It’s Almost Over
Hurricane Sandy forced the stock market into a rare two-day shutdown. This was the first two-day weather closure since the Blizzard of 1888 that brought 40 inches of snow to the Northeast. After 9/11, the markets closed for four days.
There have been other closures, sometimes for happier events, particularly to celebrate the Armistice in 1918 and V-J day in 1945. During the 1929-33 period, there were numerous closings including one for ten days in March of 1933. When the market reopened after that record recess, stocks doubled in four months. That’s well above average although the pattern in 4 out of 5 closures has been an initial dip, then a rally to a higher close in two weeks.
October 29, 2012, the first day the markets closed, also was the anniversary of the market crash in 1929. Were there that not enough to spook investors, we are, of course, in the final lap of a hotly contested race for the Presidency. There also remain unsettled issues in the Euro Zone and with our “fiscal cliff” of poorly conceived Congressional attempts to escape responsibility for its inability to act in the national interest.
With all these arrows in the air, it would be understandable if investors fled the scene. Indeed, there was a minor dip on the first day that trading reopened, however, investors then began November with enthusiastic buying that sent the Dow up well over 100 points. This might be nervous relief that the trying month of October was finally over although it seems more solidly grounded in positive reports of improving employment and continuing economic growth.
Such market resilience in the midst of multiple anxieties indicates underlying buying strength. The market remains in a “correction” that will require several more days of buying on increased volume to confirm a reversal. Pending this, investors should tread lightly, reserving buys for only the soundest stocks. With low interest rates and overall higher corporate earnings, improving retail sales reports could prompt a year-end rally.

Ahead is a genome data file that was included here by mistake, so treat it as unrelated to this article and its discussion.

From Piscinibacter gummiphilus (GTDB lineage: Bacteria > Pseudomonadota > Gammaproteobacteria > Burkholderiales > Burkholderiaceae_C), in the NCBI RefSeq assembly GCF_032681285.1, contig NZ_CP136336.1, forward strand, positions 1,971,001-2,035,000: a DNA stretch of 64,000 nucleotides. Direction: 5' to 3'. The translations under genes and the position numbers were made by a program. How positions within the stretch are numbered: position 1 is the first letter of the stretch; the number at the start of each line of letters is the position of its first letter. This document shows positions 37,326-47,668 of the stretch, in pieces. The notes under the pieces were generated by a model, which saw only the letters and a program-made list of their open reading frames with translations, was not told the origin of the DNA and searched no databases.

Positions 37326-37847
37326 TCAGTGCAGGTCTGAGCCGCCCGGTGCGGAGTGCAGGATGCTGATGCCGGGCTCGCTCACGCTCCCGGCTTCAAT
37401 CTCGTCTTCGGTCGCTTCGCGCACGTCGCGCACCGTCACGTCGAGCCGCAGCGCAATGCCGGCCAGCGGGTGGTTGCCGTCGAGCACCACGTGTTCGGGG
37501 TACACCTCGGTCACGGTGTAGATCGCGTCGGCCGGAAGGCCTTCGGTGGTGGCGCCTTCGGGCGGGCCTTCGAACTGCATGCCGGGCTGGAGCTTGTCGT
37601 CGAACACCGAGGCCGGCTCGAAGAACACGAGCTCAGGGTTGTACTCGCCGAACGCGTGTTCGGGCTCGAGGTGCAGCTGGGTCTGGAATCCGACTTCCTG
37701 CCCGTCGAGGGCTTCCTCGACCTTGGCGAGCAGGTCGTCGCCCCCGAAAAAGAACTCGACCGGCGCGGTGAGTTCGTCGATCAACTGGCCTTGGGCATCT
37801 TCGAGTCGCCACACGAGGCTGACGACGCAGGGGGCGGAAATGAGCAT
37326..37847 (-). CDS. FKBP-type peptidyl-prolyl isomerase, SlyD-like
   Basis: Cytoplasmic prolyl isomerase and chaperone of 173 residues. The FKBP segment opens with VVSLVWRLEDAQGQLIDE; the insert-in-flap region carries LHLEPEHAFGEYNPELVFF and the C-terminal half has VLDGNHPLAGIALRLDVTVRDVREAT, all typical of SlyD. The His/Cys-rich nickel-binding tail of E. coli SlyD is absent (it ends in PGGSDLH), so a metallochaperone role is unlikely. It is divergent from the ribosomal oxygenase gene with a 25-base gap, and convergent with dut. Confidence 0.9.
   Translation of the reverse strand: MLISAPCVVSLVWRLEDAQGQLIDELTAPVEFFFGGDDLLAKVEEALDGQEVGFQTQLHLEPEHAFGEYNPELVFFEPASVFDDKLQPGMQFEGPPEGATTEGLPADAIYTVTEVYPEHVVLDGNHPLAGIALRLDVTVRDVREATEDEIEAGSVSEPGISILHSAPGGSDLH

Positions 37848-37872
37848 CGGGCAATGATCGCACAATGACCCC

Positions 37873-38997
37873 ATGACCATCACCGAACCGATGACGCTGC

Prevailing anxieties have kept most stocks at moderate valuations. Apple (AAPL-$595) is a leading example. Current estimates for its year ending next September are for earnings around $50.00 a share, up 22% from this year. That equates to earnings increasing rate in excess of its price: earnings ratio of 12, a traditional, but seldom achieved, benchmark for judging growth stocks.
The critics’ reaction to its last quarterly report created this bargain. Earnings fell short of estimates even though they were up 24% on a 27% sales increase. Such a big company invites lots of catcalls from the bleacher seats and sensible investors should build positions to at least 10% of their portfolios. Apple will sell hundreds of millions of its new products, probably exceeding lowered “expectations” for this shopping season. It even pays 1.8%.
There are other developing bargains like ConocoPhillips (COP-$58), which exceeded forecasts for the fourth time in five quarters. It is selling for less than 10 times forward earnings and its stock has developed a bottoming base since its spin-off of Phillips 66. It yields 4.6% and has raised its dividend for five straight years.
Cummins (CMI-$98), the well managed maker of diesel and natural gas engines, slumped as concerns grew of the strength of its industrial sector. After bottoming around $86, it tacked on 10 points but is still selling for less than 10 times earnings. Yield is 2% with dividend bumps for 6 straight years.
The big banks continue to make more news than progress in the much-watched financial sector. My single bank recommendation, U.S. Bancorp (USB-$33) is making steady gains, trading near its 52-week high. Aflac (AFL-$50), my only insurance recommendation, made a 52-week high and increased its dividend for the 30th straight year.
Insurance stocks can be quite profitable. The tragic damage of the hurricane will impact their results but these effects are often exaggerated in their stock prices. Two for the watch list are Ace (ACE-$78) and Everest Re (RE-$109). A stable way to wait out developments is with Federated Enhanced Treasury (FTT-$14), a closed end fund yielding 6% in monthly distributions.
By my next column, the election will be over. The odds favor the reelection of President Obama. Wall Street has probably anticipated this result, thus any market reaction will be short-term. Removal of this current uncertainty should remind investors that the fundamental things apply.
Tony Crowell manages stock portfolios for individuals and their trust and retirement accounts with CROWELL•ROBERTS Investment Counsel, a registered investment advisor in Laguna Beach since 1993. email@example.com 949.494.1376/